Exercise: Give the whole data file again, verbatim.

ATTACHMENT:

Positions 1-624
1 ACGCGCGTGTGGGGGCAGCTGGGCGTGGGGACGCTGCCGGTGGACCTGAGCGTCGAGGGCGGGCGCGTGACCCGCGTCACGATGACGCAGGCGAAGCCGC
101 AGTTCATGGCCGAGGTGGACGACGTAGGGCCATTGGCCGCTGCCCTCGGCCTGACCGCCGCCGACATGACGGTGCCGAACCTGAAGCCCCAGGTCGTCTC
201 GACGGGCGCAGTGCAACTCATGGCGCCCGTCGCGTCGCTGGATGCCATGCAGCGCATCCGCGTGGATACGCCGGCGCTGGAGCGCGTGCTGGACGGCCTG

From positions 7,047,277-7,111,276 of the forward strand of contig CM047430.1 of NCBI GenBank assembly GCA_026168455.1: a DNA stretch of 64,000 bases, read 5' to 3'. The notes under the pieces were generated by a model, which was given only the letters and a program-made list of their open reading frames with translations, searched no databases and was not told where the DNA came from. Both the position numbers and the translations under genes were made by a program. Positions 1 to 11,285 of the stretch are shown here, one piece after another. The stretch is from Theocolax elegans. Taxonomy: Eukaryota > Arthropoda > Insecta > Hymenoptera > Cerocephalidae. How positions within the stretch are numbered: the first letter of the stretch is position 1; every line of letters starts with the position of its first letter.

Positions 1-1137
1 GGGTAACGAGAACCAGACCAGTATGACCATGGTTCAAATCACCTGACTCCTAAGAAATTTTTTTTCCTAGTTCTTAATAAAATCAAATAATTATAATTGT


Positions 1-624
1 ACGCGCGTGTGGGGGCAGCTGGGCGTGGGGACGCTGCCGGTGGACCTGAGCGTCGAGGGCGGGCGCGTGACCCGCGTCACGATGACGCAGGCGAAGCCGC
101 AGTTCATGGCCGAGGTGGACGACGTAGGGCCATTGGCCGCTGCCCTCGGCCTGACCGCCGCCGACATGACGGTGCCGAACCTGAAGCCCCAGGTCGTCTC
201 GACGGGCGCAGTGCAACTCATGGCGCCCGTCGCGTCGCTGGATGCCATGCAGCGCATCCGCGTGGATACGCCGGCGCTGGAGCGCGTGCTGGACGGCCTG

From positions 7,047,277-7,111,276 of the forward strand of contig CM047430.1 of NCBI GenBank assembly GCA_026168455.1: a DNA stretch of 64,000 bases, read 5' to 3'. The notes under the pieces were generated by a model, which was given only the letters and a program-made list of their open reading frames with translations, searched no databases and was not told where the DNA came from. Both the position numbers and the translations under genes were made by a program. Positions 1 to 11,285 of the stretch are shown here, one piece after another. The stretch is from Theocolax elegans. Taxonomy: Eukaryota > Arthropoda > Insecta > Hymenoptera > Cerocephalidae. How positions within the stretch are numbered: the first letter of the stretch is position 1; every line of letters starts with the position of its first letter.

Positions 1-1137
1 GGGTAACGAGAACCAGACCAGTATGACCATGGTTCAAATCACCTGACTCCTAAGAAATTTTTTTTCCTAGTTCTTAATAAAATCAAATAATTATAATTGT